And for all those words put up by the Australian PM about managing population growth “better” and “enough, enough, enough”. His own government have forecast net overseas migration will continue to climb. Table 1 below reveals the NOM assumptions used in the Australian government 2019/20-budget paper.[17]

Table 1: Net Overseas Migration, 2018-2022
[table id=27 /]

(Source: Australian government, 2019.[18])

The Australian Labor Party.

A review of recent migration policy speeches by Shadow Immigration Minister Shayne Neumann reveals there are no policy decisions yet, in regards to population growth.[19] However, Mr Neumann has given a clear indication that the Australian labor Party will implement a high migration intake program. Here is the Shadow Immigration Minister on migration planning levels:

“I have said before 190,000 was about right previously. We will get the best advice and set the level accordingly,” the Shadow Immigration Minister said.“I haven’t seen any evidence that will justify [cutting down the immigration intake], and the Liberals have never provided us with any evidence with relation to that”.[20]

 Concluding remarks.

A key migration policy has been implemented by the Federal Coalition (aimed at managing Australia’s immigration driven population growth) by reducing the annual ceiling on permanent visas. This suggests the Federal government is taking the concerns of the public seriously? But this is only a small part of Australia’s migration program. Bearing in mind that while the opportunity for a transition from temporary to permanent visa exists in Australia for tens of thousand of visa holders. This suggests that demand for permanent places will continue to exceed supply. To ease the flow of the number of Temporary migrants arriving primarily to apply for permanent residency – permanent planning levels may need to be dropped lower than the 2019-20 ceiling of 160,000 places for population growth to be better managed?

The ALP position on permanent visa planning is surprising; taking into account the widespread concern about rapid population growth and that over 60% of growth is driven by overseas migration. The ALP has indicated that 190,000 permanent visas are about right. Have they developed a sound methodology to back up there policy? Will the Australia Labor Party’s high migration ceiling accelerate population growth in Australia’s major cities?

References.

[1] Katharine Murphy, ‘Scott Morrison Flags Cutting Migration in Response to Population Concerns’, The Guardian, 19 November 2018, section Australia news <https://www.theguardian.com/australia-news/2018/nov/20/scott-morrison-flags-cutting-migration-in-response-to-population-concerns> [accessed 25 April 2019].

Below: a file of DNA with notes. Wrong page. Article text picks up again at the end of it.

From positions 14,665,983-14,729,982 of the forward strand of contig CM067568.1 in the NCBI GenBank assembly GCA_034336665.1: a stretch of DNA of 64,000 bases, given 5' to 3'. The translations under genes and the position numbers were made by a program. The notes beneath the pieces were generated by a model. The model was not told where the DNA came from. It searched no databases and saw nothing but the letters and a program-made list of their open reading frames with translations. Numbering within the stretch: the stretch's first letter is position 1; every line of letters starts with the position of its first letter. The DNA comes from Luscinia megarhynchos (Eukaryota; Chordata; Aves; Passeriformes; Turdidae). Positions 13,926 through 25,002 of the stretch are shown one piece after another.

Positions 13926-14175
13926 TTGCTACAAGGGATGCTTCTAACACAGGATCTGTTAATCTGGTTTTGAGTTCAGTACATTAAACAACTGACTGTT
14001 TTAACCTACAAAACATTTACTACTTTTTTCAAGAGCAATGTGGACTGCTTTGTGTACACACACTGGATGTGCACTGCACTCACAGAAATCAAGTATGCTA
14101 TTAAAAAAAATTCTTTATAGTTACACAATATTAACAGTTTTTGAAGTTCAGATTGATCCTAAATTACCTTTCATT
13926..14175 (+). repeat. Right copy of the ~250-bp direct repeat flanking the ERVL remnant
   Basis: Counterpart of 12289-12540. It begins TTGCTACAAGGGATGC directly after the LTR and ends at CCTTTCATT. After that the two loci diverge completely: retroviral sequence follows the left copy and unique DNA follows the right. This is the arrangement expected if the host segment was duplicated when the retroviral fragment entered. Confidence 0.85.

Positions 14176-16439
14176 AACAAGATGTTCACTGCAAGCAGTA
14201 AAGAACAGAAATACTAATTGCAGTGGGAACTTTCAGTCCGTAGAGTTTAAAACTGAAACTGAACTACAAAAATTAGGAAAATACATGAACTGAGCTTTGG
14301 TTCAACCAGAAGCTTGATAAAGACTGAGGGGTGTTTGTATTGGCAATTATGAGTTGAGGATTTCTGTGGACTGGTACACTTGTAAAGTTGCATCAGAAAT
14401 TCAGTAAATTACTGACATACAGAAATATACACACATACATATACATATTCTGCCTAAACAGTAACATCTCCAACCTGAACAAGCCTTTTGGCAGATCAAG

[2] Katharine Murphy.

[3] Jeremy Sammut & Monica Wilkie, Australian Attitudes to Immigration: Coming Apart or Common Ground? (The Centre for Independent Studies, 2018) <https://www.cis.org.au/commentary/articles/new-cis-research-rich-and-poor-australians-united-on-pausing-immigration/> [accessed 22 April 2019].

[4] Alex Oliver, ‘2018 Lowy Institute Poll’, 2018 <https://www.lowyinstitute.org/publications/2018-lowy-institute-poll> [accessed 17 January 2019].

[5] Katharine Betts and Bob Birrell, ‘Immigration, Population Growth and Voters: Who Cares, and Why? The October/November 2018 TAPRI Survey’, The Australian Population Research Institute, 2019.

[6] Essential Research, ‘The Guardian Essential Report, 24 April Results’, The Guardian, 2019 <http://www.theguardian.com/australia-news/ng-interactive/2018/apr/24/the-guardian-essential-report-24-april-results> [accessed 11 May 2019].

[7] Australian Bureau of Statistics, ‘3101.0 – Australian Demographic Statistics, Sep 2018’, 2019 <http://www.abs.gov.au/ausstats/abs@.nsf/mf/3101.0> [accessed 21 March 2019].

[8] Australian Bureau of Statistics, ‘2104.0 – Census of Population and Housing, 1976’, 1978 <http://www.abs.gov.au/AUSSTATS/abs@.nsf/DetailsPage/2104.01976?OpenDocument#Publications> [accessed 12 May 2019].

[9] Australian Bureau of Statistics, ‘2071.0 – Census of Population and Housing: Reflecting Australia – Stories from the Census, 2016’, 2017 <http://www.abs.gov.au/ausstats/abs@.nsf/Lookup/by%20Subject/2071.0~2016~Main%20Features~Snapshot%20of%20Australia,%202016~2> [accessed 12 May 2019].

[10] Australian Bureau of Statistics, ‘3222.0 – Population Projections, Australia, 2017 (Base) – 2066’, 2018 <http://www.abs.gov.au/AUSSTATS/abs@.nsf/Latestproducts/3222.0Main%20Features12017%20(base)%20-%202066?opendocument&tabname=Summary&prodno=3222.0&issue=2017%20(base)%20-%202066&num=&view=> [accessed 5 May 2019].

[11] Australian Bureau of Statistics, ‘3222.0 – Population Projections, Australia, 2017 (Base) – 2066’.

[12] Australian Bureau of Statistics, ‘3218.0 – Regional Population Growth, Australia, 2016’, 2017 <http://www.abs.gov.au/AUSSTATS/abs@.nsf/allprimarymainfeatures/7B33A7E366915C49CA258291001DFE75?opendocument> [accessed 14 April 2019].

[13] Department of Home Affairs, ‘Migration Program Planning Levels’, 2019 <https://immi.homeaffairs.gov.au/what-we-do/migration-program-planning-levels> [accessed 7 May 2019].

[14] Department of Home Affairs, ‘2017-18 Migration Program Report’, 2018 <https://www.homeaffairs.gov.au/research-and-stats/files/report-migration-program-2017-18.pdf>.

[15] Department of Home Affairs, ‘Australia’s Offshore Humanitarian Program: 2017–18’, 2018 <https://www.homeaffairs.gov.au/research-and-statistics/statistics/visa-statistics/live/humanitarian-program> [accessed 9 May 2019].

[16] Department of Home Affairs, ‘2017-18 Migration Program Report’.

[17] Australian Government, ‘Budget Paper 3 | Budget 2019-20’, 2019 <https://budget.gov.au/2019-20/content/bp3/index.htm> [accessed 3 April 2019].

[18] Australian Government.

[19] Shayne Neumann, ‘Immigration and Border Protection’, 2019 <https://www.shayneneumann.com.au/news/immigration-and-border-protection/?page=1> [accessed 11 May 2019].

[20] Shamsher Kainth, ‘Regional Australian Visas: Migrants Face Deportation If They Move to Other Areas’, SBS, 2019 <https://www.sbs.com.au/yourlanguage/punjabi/en/article/2019/02/11/regional-australian-visas-migrants-face-deportation-if-they-move-other-areas> [accessed 11 May 2019].